Through her long battle with cancer, Penny Gourley stuck with school bus driving as long as she could. This summer marked the one-year anniversary of her death.
Gregory Dybas, a former school bus driver and trainer at Community Unit School District 300 in Algonquin, Illinois, informed School Transportation News of Gourley and her battle with breast cancer that ended on July 1, 2021. She never let it dampen her enthusiasm for transporting students.
“She inspired many others in her field,” Dybas relayed. “We all miss her terribly.”
Gourley also served as a substitute driver for other districts and was an Illinois state-certified third-party, new-driver tester and trainer. Her school bus base will soon install two memory benches in her honor.
Born on Sept. 7, 1965, Gourley graduated from Hempville High School in Huntsville, Texas. She attended Louisiana College, where she studied criminal justice. Later, she studied real estate at Truman College in Illinois. Before joining Community Unit 300, she worked as a collections representative and security guard.
Then she found her true calling — her passion, really — when she entered the field of school bus driving for Durham School Services in 2008. The daily interaction with children and parents, the satisfaction of providing an essential function, bringing kids safely from home to school and back, every day, and to countless sports, theatrical and other special events on school field trips and weekends — gave her a sense of belonging, Dybas explained, stating that she was in the right place for her life’s work.
Gourley decided to share her professional satisfaction with female students at her schools and with other women. She actively encouraged girls and young women for many years, including her relatives and the daughters of her friends, to consider entering the field of school transportation, becoming bus drivers, driver trainers and testers, and to obtain their Commercial Driver Licenses (CDLs), Dybas said.
Meanwhile, Amanda Burklow, the transportation manager for Durham School Services Community USD 300 contract recalled Penny as being one of the operation’s best trainers as well as one of the best drivers. “She was my ‘right-hand man’ for a long time, and I truly miss her every single day,” Burklow continued. “I spent the last two weeks of her journey here on Earth with her, so this topic is still very difficult for me to talk about. In fact, many of our colleagues at Durham cannot even talk about Penny, she is so strongly missed. She was truly a wonder-woman, to be remembered. Durham Bus Company and Community District 300 are both very proud of Penny’s dedication and service as a role model in her community.”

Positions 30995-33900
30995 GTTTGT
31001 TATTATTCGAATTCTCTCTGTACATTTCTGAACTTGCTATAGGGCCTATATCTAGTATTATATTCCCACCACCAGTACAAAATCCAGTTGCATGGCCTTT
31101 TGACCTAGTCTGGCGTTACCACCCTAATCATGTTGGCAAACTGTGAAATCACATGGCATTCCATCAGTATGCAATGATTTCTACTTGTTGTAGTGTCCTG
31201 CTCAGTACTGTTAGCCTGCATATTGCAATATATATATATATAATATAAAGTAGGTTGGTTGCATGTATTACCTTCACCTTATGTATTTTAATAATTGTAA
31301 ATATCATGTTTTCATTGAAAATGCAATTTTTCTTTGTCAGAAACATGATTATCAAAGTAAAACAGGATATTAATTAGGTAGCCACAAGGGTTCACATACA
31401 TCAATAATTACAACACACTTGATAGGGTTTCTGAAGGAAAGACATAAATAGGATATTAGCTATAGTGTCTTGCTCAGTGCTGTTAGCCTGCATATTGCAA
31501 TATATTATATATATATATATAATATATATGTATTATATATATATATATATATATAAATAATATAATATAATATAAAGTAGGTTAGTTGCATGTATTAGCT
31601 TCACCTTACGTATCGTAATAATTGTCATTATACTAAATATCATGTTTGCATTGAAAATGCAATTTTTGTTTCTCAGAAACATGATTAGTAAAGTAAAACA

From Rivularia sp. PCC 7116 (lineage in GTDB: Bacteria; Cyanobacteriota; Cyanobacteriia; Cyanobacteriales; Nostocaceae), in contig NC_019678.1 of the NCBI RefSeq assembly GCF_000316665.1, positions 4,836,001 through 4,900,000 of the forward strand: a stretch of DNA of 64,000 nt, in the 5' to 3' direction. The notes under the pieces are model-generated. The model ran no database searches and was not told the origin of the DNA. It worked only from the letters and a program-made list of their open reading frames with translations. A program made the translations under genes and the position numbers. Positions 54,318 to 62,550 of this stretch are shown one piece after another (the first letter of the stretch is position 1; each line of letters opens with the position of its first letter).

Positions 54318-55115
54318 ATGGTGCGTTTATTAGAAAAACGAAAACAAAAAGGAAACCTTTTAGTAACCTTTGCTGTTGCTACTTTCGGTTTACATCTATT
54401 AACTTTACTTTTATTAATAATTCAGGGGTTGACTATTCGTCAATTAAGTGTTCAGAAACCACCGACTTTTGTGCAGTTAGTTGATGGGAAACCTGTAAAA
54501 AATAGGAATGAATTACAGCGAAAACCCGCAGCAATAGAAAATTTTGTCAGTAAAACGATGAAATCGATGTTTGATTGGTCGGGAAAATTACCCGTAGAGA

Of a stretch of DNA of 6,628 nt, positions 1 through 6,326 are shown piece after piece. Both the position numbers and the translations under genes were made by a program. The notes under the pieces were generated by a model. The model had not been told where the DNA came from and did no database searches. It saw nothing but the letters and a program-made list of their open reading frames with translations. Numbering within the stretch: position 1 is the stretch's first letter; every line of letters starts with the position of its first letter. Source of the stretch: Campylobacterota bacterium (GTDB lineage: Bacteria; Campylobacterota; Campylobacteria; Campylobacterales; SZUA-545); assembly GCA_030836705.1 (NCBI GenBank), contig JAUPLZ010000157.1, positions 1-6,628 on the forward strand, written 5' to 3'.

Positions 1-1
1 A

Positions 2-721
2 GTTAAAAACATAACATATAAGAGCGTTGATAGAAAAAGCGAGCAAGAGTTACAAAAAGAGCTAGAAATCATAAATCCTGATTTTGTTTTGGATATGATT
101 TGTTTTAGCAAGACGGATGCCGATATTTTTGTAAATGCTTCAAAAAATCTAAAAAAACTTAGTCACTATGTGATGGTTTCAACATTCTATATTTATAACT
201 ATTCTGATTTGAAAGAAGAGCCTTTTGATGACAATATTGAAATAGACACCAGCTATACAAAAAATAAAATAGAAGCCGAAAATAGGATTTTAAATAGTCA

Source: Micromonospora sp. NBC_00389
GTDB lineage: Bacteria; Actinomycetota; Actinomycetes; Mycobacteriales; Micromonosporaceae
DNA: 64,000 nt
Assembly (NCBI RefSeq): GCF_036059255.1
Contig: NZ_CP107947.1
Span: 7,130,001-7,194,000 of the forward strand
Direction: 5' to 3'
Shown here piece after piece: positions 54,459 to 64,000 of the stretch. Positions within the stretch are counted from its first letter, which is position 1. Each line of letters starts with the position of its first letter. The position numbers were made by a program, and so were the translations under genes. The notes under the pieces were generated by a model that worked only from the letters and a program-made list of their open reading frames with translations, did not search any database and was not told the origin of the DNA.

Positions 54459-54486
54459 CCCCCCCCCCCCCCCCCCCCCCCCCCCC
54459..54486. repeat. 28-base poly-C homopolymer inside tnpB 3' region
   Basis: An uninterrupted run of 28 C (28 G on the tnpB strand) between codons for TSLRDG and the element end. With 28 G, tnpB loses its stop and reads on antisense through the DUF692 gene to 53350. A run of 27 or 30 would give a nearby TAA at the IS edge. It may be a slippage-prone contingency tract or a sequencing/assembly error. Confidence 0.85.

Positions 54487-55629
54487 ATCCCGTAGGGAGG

Burklow added that Gourley was and remains one of the most beautiful and wonderful people she knows.
“She deserved better in this life than what she was given, and she faced this ugly thing called cancer with such grace and power,” she added. “She was a very giving person, and it is her money that was given to her driver family for the two memorial benches, so that bus drivers could have a needed rest between routes. It was not a gift from the school district or the bus company – it was Penny’s gift to the drivers she worked with. She was always thinking of others.”
After Gourley had a mastectomy, she returned to work as soon as possible. She continued until two months before she died so she could finish the 2020-2021 school year. “She was not one to sit still.”
Gourley’s daughter Charli Hatfield shared her mother was a huge animal-rights advocate, and rescued many animals — ducks, birds, cats and others near her home town of Lake Geneva, Illinois. Hatfield said she is also an animal rights advocate, which strongly influenced her mother.
Gourley enjoyed empowering and encouraging other women.
“There [are] a lot of women who are stuck in the ‘stay-at-home mom’ syndrome, but Penny knew that women could have a career, and gain their CDL,” Burklow explained. “It’s a pretty difficult thing to do. People don’t realize how hard it is to get the CDL and then your own school bus. And many people think it’s a man’s job, so it’s wonderful that she introduced women to the feeling of empowerment.
Burklow said Gourley told many women they could do it and brought them into the field.
Gourley made Burklow the beneficiary of her insurance policies so she could use the funds as she saw fit. In addition to paying for the memorial benches, Bourklow said she donated money to charities including animal rescues in Gourley’s honor.
Additionally, a male church member made Gourley a “praying shawl,” which is used to transmit comfort and healing to the wearer. The greeting card that came with the shawl was inscribed with “Shalom,” the Jewish salutation for peace. Gourley had never heard the word before. Burklow relayed that Gourley was so excited and happy to learn the meaning as well as to wear the beautiful shawl. “So, we took a picture of it, Penny with her shawl, and posted it at her funeral service and sent copies to church members,” Burklow added, noting that a lot of Gourley’s money was donated to the church in her memory.
“And we donated a lot to pet rescue services and for the benches for the bus drivers, because that was Penny: she always gives back,” Burklow said. “She’s that kind of person. She was always giving of herself, always wanting to help other people regardless of herself. She was a giving, giving, giving person.”
Amanda recalled Gourley’s favorite phrase, “even in her dying days, were, ‘I got this! You got this! You can do it!’ She was always encouraging others, up to her last day.”
Burklow said dozens of young women and girls were inspired by Penny Gourley to enter the formerly “man’s field” of school bus driving and school district transportation. She influenced everyone she knew.
In addition to her daughter, Gouley is survived by sister Laura (Anthony) Cusumano.